What are Czechs placing bets on this summer, how tolerant are Czech men and women of a partner who cheats on them, and where do you go to enjoy a Goulash Festival? Find out in this week's Magazine with Daniela Lazarova.
Has it ever occurred to you to place a bet on how long a politician or public figure will remain in office? Some Czechs are doing just that. A few months ago people placed bets on who would be the country's next president and now they are placing bets on how long the governing Prime Minister will remain in office. And it is no small sums of money that we are talking about. A certain Czech gambler stands to win a quarter of a million Czech crowns if Prime Minister Spidla survives as head of Cabinet until Xmas. Many others have placed bets that he won't - they expect the controversial budget reforms to topple this government from office. Others are placing bets on how long the new director of Czech public television will last. He is the sixth general director to be appointed to the post since 1992 and none of them have managed to remain in office for a full term.
An opinion survey has revealed that Czechs are more tolerant of their partners' flings than most other nations. 63 percent of men and 42 percent of women said they had cheated on their partner at some time during the relationship. And only 25 percent of men and 31 percent of women said it was something that they wouldn't be able to forgive. Sociologists say that this is largely due to the fact that Czechs are a nation of atheists. If respondents spoke the truth -then people here are unbelievably tolerant- a similar survey in Great Britain revealed that 79 percent of men and 84 percent of women strongly condemned such an act.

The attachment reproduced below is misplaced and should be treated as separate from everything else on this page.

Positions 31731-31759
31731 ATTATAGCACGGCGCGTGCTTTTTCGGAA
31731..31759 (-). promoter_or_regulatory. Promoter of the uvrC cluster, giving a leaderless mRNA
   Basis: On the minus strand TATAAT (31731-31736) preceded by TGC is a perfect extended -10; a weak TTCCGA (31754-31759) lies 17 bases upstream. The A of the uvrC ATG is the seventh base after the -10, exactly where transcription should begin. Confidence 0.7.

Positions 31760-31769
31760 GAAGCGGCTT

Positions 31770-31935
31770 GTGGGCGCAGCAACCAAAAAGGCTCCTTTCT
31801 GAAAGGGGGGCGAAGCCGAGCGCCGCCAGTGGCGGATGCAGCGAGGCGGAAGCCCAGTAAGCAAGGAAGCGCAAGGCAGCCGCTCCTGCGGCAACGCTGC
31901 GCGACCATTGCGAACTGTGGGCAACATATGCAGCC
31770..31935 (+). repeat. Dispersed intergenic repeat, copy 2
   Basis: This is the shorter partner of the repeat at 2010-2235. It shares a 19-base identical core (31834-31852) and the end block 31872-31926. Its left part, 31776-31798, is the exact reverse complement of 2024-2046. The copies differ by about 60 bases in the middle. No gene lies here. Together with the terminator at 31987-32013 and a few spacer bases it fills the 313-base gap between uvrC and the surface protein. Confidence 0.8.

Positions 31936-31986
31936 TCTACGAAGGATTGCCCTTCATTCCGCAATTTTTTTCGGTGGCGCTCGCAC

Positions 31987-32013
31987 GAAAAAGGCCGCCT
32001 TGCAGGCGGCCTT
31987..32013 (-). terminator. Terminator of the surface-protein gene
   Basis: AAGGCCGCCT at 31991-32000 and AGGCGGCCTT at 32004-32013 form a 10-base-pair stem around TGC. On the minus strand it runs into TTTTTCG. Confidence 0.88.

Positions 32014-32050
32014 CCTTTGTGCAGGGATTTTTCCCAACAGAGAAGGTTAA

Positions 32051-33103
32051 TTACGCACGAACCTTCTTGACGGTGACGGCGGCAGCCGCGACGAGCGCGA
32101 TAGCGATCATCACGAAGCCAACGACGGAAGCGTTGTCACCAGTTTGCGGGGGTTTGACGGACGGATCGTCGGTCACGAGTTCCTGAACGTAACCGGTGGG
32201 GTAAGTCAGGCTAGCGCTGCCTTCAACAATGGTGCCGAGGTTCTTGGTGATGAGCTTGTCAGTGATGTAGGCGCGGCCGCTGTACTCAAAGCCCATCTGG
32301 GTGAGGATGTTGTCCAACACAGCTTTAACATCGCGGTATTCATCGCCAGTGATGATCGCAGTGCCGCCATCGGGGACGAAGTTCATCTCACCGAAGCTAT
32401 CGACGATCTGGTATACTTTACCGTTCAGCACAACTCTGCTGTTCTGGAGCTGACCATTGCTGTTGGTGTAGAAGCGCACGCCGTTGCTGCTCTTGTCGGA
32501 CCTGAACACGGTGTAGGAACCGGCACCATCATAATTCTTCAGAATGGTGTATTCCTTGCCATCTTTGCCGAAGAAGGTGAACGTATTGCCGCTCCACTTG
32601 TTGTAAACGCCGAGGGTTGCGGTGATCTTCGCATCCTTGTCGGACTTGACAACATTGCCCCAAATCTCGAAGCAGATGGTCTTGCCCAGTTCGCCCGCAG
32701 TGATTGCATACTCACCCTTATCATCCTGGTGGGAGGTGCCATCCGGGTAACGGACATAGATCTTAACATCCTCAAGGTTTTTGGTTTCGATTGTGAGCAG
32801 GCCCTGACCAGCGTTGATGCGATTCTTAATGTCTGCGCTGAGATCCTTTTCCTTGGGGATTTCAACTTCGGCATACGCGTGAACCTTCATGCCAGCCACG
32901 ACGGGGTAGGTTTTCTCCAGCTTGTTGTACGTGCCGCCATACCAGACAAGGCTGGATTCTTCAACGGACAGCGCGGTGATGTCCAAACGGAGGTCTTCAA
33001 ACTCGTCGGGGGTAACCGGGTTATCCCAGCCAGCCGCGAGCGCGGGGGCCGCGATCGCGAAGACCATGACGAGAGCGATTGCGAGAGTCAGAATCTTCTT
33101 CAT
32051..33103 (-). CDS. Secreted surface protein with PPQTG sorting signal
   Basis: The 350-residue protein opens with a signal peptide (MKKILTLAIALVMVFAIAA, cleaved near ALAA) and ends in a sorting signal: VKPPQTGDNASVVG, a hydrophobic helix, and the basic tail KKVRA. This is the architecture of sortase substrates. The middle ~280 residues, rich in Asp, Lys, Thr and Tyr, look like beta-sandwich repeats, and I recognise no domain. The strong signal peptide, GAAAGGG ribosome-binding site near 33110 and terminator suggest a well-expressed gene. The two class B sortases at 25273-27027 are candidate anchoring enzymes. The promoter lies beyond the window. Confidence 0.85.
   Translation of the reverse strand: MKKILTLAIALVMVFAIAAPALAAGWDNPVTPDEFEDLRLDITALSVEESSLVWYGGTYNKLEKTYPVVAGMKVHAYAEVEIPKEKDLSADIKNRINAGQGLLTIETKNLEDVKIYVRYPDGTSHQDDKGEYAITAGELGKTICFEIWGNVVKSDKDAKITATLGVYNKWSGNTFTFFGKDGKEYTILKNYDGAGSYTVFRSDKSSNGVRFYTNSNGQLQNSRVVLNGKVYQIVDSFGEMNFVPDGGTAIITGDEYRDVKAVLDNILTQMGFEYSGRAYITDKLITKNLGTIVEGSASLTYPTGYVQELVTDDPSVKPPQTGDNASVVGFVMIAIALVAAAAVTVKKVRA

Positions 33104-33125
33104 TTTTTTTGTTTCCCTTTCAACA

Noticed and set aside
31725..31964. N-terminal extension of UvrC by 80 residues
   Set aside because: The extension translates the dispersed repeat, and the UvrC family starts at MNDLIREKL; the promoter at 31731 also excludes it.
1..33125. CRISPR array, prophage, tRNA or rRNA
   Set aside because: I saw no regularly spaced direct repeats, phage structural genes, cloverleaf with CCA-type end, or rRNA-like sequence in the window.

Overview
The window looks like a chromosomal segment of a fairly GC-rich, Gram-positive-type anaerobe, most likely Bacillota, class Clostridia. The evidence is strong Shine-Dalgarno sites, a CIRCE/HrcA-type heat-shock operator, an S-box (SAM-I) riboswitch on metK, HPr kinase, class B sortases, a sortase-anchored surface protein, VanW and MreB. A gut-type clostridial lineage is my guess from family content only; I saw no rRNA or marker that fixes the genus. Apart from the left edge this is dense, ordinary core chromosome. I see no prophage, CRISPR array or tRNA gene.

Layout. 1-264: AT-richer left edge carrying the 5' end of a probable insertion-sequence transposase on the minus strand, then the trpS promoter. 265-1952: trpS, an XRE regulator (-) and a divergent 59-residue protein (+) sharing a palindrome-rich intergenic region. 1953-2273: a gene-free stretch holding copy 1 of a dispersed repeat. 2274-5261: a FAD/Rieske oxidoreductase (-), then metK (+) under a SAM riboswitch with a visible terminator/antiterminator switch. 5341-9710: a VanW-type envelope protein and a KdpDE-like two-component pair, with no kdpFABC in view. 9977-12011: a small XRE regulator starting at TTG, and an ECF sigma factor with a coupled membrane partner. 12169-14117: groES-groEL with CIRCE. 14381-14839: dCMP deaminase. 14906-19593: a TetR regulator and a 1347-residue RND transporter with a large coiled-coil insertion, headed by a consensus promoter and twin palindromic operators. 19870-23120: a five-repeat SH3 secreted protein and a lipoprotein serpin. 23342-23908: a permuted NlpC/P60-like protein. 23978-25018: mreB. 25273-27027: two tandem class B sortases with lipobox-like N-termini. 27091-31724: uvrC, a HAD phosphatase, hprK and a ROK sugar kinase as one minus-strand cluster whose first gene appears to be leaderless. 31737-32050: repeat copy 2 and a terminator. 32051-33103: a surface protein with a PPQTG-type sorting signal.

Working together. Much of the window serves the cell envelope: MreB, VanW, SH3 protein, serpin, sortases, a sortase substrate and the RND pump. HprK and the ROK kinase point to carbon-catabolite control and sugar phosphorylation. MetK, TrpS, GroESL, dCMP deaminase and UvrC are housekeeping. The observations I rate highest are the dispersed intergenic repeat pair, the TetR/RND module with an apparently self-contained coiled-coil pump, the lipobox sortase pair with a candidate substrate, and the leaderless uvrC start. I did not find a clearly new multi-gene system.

Czechs are known to be hazardous drivers - and it seems that some Czech roads are not much better. Some country roads are reported to be in a particularly bad condition after last year's floods. Regional finances are often stretched to the limit and so a slalom ride around various potholes is a challenge even for the locals. A German tourist unwittingly chose one of the trouble zones in the vicinity of Pilsen and managed to lose a wheel in the process. Much to his surprise the police were not very sympathetic when he turned up to report the incident. He was reprimanded for going too fast on a bad road -and when he countered that he was only driving at 30 km per hour - the police officer gave him a great piece of advice. In such cases he said, it was always better to walk in front of the car on foot first and investigate the terrain. Well, that's one tourist we are unlikely to see again.
There's a well known Czech saying that it is easier to survive three fires in your home than to have to move house. Moving is still something of a calamity for many Czechs and a recent survey has confirmed that they do not move unless they absolutely have to. Ten years ago the majority of Czechs would have told you they had moved house only once in their lives - when they moved out of their parent's house. Now things are slowly changing and Czechs are adopting their lifestyle to the western way of life - getting up later, bringing up their children in a more liberal fashion -but moving house is something that they still find difficult to accept. Sociological studies reveal that unemployment figures in some parts of the country would be lower if more Czechs were willing to move to where there are job opportunities. Even well paid work in western Europe is not considered sufficient reason for people to uproot themselves from family and friends. Only 20 to 30 thousand Czechs are currently working abroad and surveys indicate that this is unlikely to change when the country joins the EU in 2004. However, the young generation of Czechs is expected to be as mobile as today's west Europeans.